|Jewels II (1997)
The original publisher of the sequel to Jewels of the Oracle was supposed to be Corel. It was going to be called Gems of Darkness. Along the way, however, the interactive games division of Corel got sold to H+A and then they sold J2 to Dreamcatcher - the company that acquired the rights to the original Jewels game. That's why the boxes look similar.
The game received wonderful reviews, but the 20th Century was drawing to a close and so was the interactive CD-ROM game business. Platforms such as the SONY Playstation and Microsoft XBOX began dominating the home game market.
GEMS was the original name of the Jewels sequel that was supposed to be published and distributed by Corel. Unfortunately, they ran into problems of their own and despite the fact they had a potential hit game, their entire interactive gaming catalog was dropped into the inept lap of H+A.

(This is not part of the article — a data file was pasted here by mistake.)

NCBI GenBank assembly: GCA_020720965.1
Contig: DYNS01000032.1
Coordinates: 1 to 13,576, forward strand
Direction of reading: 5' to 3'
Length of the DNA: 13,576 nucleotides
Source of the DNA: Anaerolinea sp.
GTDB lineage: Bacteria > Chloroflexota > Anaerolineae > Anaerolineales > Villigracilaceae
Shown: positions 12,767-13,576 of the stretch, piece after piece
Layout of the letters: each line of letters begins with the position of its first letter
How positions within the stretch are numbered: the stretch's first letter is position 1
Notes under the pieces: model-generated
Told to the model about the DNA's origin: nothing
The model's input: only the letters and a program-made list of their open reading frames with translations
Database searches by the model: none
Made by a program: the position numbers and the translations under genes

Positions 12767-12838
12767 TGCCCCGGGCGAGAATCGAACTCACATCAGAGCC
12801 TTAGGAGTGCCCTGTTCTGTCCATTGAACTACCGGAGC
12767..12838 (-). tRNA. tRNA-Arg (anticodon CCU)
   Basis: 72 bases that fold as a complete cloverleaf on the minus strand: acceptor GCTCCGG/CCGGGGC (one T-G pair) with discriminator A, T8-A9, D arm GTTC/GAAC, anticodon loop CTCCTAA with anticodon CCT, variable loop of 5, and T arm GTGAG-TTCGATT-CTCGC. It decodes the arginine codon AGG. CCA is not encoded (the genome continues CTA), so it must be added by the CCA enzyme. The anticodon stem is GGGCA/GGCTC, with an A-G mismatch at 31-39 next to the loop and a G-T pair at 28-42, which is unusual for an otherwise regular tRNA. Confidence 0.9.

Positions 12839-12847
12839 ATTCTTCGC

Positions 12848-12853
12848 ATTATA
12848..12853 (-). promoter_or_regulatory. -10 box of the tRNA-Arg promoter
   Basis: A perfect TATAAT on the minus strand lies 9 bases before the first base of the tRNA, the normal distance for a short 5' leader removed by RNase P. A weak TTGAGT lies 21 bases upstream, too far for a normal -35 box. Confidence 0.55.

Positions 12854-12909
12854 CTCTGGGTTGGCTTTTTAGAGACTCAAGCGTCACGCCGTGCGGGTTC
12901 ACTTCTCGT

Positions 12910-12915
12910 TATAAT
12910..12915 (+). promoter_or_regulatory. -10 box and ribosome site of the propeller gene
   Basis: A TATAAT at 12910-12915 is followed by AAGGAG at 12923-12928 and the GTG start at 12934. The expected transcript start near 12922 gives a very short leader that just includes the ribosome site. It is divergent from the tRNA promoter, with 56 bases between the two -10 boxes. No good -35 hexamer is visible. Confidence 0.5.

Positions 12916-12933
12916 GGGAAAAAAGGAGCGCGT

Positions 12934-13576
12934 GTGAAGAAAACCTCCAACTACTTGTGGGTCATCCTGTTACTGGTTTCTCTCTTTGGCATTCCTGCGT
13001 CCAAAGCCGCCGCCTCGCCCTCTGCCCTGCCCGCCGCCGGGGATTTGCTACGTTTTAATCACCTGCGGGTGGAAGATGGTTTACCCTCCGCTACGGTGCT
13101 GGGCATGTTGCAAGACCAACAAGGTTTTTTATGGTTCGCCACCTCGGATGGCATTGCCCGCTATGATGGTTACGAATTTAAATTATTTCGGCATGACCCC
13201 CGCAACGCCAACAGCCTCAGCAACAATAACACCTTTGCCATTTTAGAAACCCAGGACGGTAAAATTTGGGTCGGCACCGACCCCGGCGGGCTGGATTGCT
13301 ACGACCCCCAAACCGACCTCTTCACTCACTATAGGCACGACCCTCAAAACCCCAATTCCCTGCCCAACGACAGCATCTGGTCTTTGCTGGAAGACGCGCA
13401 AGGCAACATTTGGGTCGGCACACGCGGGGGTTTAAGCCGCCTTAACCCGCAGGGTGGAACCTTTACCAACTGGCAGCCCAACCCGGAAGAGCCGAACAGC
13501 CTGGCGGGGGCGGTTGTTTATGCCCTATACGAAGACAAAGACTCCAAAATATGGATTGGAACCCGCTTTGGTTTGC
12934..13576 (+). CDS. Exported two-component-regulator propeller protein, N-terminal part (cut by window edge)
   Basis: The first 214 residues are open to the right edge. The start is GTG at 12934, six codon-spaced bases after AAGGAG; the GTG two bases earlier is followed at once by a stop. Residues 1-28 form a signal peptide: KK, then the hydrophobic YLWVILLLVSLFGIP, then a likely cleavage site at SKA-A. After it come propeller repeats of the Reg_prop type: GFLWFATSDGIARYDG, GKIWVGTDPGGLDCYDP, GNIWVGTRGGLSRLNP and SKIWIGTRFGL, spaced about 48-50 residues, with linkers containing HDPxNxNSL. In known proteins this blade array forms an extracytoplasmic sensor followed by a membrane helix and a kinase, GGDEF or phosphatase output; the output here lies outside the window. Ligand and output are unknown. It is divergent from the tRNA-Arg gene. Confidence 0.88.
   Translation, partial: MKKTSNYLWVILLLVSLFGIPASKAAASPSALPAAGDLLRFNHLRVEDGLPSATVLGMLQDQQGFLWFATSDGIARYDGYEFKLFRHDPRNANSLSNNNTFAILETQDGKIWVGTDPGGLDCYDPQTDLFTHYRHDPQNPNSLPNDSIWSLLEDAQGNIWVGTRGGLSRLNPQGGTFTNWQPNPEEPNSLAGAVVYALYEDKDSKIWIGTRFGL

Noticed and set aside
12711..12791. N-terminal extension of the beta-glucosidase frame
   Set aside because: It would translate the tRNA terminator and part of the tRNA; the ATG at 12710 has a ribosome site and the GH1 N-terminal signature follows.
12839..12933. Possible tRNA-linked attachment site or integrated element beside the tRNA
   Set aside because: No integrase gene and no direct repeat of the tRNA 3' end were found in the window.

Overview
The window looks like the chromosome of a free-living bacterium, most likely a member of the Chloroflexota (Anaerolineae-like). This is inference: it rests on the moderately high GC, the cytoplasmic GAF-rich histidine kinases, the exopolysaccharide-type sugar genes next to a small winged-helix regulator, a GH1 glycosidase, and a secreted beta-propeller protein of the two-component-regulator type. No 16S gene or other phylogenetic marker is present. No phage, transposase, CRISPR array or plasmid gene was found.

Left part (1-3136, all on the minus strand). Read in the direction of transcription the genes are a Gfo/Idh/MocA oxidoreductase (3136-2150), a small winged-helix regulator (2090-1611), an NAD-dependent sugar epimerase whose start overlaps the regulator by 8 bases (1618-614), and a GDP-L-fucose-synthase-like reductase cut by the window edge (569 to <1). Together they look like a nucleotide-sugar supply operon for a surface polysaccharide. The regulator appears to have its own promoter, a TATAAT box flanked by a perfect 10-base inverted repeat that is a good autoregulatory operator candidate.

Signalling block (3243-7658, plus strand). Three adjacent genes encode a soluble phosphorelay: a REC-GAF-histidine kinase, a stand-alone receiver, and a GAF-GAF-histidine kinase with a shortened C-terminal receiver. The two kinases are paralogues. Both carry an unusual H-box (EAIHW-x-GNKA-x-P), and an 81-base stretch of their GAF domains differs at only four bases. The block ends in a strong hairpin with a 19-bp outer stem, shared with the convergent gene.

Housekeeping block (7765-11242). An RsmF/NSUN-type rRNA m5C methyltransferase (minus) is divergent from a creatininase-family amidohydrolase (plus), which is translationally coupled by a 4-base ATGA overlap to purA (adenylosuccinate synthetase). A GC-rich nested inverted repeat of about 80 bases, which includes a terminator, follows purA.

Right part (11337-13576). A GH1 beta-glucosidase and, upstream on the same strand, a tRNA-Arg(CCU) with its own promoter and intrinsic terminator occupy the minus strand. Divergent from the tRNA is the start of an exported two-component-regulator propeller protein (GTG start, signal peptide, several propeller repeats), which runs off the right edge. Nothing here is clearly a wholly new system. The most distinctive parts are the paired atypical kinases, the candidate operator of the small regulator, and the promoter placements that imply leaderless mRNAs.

The small cottage company had published a few minor children's discs, but had no idea of the potential international game market. They folded, but not before signing over the distribution rights to DreamCatcher so the "Jewels" name could be resurrected. By then I was working in Connecticut at a web development company and had given up all hopes of Jewels ever making me any money.
Here's Professor Bhandam (played by Henry Ramer) as the archaeological host of the game. He replaced the Oracle from the first game - to supply the player with hints (and maybe a bit of humour). Henry was absolutely wonderful to work with. If we ever needed to re-do a take, it was always our fault. He never once blew a line during the shoot.
Here's one of the interactive maps from the game. Although you could walk around in the virtual environment, I learned from the first game navigation could become repetitive and tedious. The map gave the player the opportunity to jump from room to room without navigating via rendered video clips.
This is the token box that replaced the map of the well behind the original spinning altar in Jewels 1. You could check it at any time and it helped keep track of your progress. The glyphs on the tokens tied in with the glyphs on the map (representing the rooms).